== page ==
This may be my karmic retribution for disparaging awards show ceremonies recently, but there will be no new episode of "The Good Wife" this Sunday. Instead, interested parties get to sit on their hands and hold their breaths in anticipation of Daft Punk and Pharrell or Robin Thicke and Pharrell Williams picking up a Grammy for record of the year. Personally, I'd get a kick out of seeing Kendrick Lamar's "Good Kid, M.A.A.D. City" take home the prize for album of the year, but I wouldn't exactly say I have a horse in this race. Scheduled performers include Lamar, Sara Bareilles, Macklemore & Ryan Lewis, Paul McCartney, Pharrell Williams and many more.
If music isn't your thing, the big ticket cablers will be providing their usual fare. On Showtime's "Episodes," Matt LeBlanc continues to play a -- hopefully -- more sinister version of himself. His faulty attempts to retain child custody may earn him some sympathy, but not much. "Episodes," like its 8:30 follow-up, "House of Lies," is something of a guilty pleasure of mine. The shows share Showtime's tendency toward dramatic excess and titillation, but they're mostly fun and as easy to digest as they are to dismiss. This week, "Lies" offers up a compelling gender conundrum as Marty (Don Cheadle) tries to understand his son's newest infatuation.
To backtrack a day, "The Wolf of Wall Street's" Jonah Hill follows up his Golden Globe win and his Oscar nomination with a guest hosting gig on "Saturday Night Live." Last week's Drake stint was consistently amusing, but it shouldn't be hard for a seasoned player like Hill to work out something as, if not more, viral than "Resolution Revolution." Speaking of which, now that the hype over "SNL's" emergency black female hire has died down a bit, it will be interesting to see how Sasheer Zamata settles into the lineup. With the Grammys on the next night, expect to see her debuting her Rihanna impersonation, if not Beyoncé.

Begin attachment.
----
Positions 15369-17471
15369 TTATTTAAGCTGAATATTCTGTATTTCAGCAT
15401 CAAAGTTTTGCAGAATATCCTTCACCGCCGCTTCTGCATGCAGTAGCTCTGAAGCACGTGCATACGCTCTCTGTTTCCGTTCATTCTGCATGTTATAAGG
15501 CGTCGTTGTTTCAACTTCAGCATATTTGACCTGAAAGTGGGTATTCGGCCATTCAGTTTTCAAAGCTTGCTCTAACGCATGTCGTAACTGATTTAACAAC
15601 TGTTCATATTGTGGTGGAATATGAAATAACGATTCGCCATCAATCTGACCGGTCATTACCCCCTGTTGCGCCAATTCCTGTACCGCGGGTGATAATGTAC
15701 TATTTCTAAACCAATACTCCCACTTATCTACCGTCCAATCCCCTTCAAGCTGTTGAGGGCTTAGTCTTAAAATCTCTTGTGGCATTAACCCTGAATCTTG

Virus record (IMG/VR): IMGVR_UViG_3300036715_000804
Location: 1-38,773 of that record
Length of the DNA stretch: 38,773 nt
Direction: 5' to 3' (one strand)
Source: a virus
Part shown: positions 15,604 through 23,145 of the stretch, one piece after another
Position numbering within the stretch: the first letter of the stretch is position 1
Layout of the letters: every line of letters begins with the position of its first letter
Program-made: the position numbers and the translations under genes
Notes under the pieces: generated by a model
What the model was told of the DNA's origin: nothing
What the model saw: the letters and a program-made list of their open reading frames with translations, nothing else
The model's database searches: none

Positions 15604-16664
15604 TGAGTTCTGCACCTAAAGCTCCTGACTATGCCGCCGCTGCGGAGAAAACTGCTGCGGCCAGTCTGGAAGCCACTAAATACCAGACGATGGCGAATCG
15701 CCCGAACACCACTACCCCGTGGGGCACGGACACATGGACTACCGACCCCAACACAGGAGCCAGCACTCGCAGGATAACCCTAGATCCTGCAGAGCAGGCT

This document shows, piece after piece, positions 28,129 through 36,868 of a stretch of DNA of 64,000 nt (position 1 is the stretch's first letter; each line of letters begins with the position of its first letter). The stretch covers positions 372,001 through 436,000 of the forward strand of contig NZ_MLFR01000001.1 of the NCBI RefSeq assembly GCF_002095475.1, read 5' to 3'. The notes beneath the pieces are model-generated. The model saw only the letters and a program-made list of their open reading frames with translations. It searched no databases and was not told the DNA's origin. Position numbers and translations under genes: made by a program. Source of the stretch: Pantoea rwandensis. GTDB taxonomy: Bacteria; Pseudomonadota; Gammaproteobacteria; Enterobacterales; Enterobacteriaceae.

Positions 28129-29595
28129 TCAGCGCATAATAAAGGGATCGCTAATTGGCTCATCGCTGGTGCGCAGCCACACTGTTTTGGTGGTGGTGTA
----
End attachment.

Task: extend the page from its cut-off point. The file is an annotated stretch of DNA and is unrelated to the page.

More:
Lastly, with the announcement that Seth Meyers will be turning over the Weekend Update anchor desk completely to Cecily Strong and Colin Jost, I will be watching Saturday's broadcast anxiously trying to figure out who the hell Colin Jost is. The search that resulted in Zamata's new job was partially the result of the late night sketch staple's obvious overabundance of white male faces. Jost is lucky enough to have a chance to separate himself from the herd. At best, Strong and Jost's banter will rival Tina Fey's and Amy Poehler's, or Poehler's and Meyers'. At the worst, we'll all just miss Stefon even more.